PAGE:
- New diplomatic options: let the world know what you think of your neighbours by setting a public attitude to foreign powers.
- Tell the world what you want: designate neighbouring provinces as "places of interest", build trust with other nations, and entice allies with the promise of land for their support.
- Tengri: Tengrism is now a syncretic faith, allowing it to tolerate certain secondary religions as if it were a national faith.
- Horde unity and razing: nomadic nations now must pay attention to the horde unity of their tribes – a unity that can only be maintained by the occasional pillaging.
- Improved culture changes: you can now restore a previous culture to a converted province, or convert a province you hold to a culture that is not your own.
- Native policies: set your policy for colonial encounters with natives. Are you focused on quick subjugation, peaceful growth or trading advantages?
- Improved espionage: new spy actions allow you to study the technology of more advanced countries and prod your rivals' subjects towards independence.
- New diplomatic feedback: select provinces of interest, manage opinions, and a new trust and favors mechanic.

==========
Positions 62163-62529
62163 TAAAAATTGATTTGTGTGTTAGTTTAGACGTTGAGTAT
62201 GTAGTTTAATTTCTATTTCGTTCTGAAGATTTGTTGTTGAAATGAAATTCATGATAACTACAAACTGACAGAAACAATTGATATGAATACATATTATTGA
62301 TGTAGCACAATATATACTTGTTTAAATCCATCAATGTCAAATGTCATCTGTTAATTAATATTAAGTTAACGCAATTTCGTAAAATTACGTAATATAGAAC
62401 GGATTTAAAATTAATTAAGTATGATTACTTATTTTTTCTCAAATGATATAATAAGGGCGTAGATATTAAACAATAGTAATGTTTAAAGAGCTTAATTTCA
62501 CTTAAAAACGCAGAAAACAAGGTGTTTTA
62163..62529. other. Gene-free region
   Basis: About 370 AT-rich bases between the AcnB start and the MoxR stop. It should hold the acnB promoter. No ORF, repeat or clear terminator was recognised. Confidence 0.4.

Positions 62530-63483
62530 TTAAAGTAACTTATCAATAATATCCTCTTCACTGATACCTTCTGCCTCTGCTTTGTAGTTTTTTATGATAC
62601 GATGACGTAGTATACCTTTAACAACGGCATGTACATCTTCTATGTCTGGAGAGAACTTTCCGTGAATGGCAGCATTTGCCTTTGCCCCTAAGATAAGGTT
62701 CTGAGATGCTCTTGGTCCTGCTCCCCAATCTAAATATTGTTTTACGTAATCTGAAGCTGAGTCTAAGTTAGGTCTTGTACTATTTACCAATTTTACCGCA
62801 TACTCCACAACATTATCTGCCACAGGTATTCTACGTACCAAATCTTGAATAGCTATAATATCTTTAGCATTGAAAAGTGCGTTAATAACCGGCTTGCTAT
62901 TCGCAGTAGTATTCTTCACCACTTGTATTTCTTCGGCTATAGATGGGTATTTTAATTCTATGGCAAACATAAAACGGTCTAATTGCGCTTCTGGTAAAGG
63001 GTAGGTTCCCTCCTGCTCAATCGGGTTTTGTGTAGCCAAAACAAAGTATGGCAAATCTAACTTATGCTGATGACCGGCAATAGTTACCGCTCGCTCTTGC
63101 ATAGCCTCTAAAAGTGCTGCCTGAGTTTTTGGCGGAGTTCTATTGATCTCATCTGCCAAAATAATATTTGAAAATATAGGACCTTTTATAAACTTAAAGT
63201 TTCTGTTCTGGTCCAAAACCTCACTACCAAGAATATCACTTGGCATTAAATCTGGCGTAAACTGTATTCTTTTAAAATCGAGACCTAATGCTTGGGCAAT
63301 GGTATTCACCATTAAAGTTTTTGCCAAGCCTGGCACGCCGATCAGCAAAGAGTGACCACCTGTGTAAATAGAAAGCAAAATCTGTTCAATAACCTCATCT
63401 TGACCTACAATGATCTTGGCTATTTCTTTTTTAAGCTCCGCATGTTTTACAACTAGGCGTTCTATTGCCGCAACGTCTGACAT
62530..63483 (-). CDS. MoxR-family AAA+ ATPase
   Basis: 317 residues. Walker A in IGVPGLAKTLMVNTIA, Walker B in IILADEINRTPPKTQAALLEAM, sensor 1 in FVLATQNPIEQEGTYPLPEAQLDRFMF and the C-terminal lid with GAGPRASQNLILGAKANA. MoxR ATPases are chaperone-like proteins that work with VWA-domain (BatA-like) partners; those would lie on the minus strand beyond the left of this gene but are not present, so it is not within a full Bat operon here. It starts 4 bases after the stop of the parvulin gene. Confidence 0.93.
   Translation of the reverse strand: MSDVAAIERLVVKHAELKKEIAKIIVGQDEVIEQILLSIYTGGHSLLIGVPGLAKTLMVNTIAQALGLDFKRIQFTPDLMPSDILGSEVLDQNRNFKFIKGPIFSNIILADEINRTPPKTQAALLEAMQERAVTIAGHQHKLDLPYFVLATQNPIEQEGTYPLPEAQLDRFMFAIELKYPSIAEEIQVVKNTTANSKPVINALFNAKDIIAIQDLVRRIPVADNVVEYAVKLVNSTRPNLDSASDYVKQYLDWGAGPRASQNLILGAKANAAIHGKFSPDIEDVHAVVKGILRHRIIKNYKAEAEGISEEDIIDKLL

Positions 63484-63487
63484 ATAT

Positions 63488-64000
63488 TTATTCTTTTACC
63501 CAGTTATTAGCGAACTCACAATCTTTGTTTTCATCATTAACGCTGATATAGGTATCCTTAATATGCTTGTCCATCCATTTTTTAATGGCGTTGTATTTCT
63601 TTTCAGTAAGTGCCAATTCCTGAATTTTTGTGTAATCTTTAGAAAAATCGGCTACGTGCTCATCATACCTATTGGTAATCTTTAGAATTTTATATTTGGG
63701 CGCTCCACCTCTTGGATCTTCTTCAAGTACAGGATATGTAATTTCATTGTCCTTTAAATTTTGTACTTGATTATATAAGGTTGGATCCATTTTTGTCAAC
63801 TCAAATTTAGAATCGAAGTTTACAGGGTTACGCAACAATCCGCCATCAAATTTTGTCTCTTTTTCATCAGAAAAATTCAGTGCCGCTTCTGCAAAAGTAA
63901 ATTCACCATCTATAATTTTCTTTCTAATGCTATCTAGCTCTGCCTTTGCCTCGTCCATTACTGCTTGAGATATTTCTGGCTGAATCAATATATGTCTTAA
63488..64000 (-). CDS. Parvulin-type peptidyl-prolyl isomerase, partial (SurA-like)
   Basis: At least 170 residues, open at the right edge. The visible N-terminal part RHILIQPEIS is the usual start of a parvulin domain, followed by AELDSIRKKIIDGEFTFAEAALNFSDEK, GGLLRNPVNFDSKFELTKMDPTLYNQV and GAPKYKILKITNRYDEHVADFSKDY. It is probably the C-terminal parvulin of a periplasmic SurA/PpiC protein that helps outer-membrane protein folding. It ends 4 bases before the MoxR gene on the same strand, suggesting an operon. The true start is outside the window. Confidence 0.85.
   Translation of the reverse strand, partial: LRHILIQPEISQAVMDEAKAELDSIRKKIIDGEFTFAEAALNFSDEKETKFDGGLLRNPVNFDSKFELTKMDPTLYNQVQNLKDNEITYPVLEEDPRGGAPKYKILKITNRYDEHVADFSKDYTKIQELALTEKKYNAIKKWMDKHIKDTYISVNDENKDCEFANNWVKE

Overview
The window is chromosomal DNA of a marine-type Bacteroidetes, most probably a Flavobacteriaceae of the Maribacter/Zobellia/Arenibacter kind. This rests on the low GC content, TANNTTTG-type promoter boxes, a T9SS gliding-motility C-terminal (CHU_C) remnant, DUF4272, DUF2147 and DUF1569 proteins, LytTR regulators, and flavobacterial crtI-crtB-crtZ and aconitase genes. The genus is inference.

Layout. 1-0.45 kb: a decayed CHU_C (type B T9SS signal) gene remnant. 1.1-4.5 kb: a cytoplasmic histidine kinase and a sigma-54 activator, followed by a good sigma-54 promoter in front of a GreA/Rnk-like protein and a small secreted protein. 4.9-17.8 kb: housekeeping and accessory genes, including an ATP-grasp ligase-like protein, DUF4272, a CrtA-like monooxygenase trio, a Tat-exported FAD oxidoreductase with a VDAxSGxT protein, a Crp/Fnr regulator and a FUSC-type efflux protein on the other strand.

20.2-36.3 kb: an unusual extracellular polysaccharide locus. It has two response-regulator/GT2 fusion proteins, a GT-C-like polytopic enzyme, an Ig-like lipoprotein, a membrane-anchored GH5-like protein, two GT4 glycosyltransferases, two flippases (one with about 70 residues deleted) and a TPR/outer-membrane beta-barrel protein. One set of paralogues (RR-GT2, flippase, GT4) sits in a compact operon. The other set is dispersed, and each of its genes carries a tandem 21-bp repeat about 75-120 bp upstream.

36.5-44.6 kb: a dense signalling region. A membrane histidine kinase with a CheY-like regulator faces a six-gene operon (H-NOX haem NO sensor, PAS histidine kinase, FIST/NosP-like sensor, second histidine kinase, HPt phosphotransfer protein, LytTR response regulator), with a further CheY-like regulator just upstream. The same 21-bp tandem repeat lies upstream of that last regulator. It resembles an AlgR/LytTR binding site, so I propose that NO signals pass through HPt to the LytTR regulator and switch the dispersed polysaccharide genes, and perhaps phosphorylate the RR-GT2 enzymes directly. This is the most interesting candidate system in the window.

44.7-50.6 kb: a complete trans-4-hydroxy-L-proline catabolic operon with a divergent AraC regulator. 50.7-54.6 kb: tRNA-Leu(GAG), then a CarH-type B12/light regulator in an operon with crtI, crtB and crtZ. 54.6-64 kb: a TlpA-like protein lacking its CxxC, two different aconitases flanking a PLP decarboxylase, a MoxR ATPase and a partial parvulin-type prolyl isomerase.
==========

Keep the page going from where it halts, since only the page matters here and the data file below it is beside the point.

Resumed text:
- An internal politics system called Estates which brings more risk and reward to country management
- Nations can threaten war to demand provinces without going to war.
- Revanchism: allowing a nation to survive a loss and live to fight another day
- A random New World update: requires Conquest of Paradise
- Updated nation designer
- Victory cards: another way to gain score in a multiplayer game
- New areas and regions which give a better naming scheme for conquered lands
- A Leaderboard which records top Ironman scores of players from around the world. (Must be logged into Paradox account to use.)
- New colonial trade goods system that shows player chances of discovering specific goods in uncolonized provinces.
- Cultural unions have been reworked.
A list of the developer diaries for The Cossacks can be found here.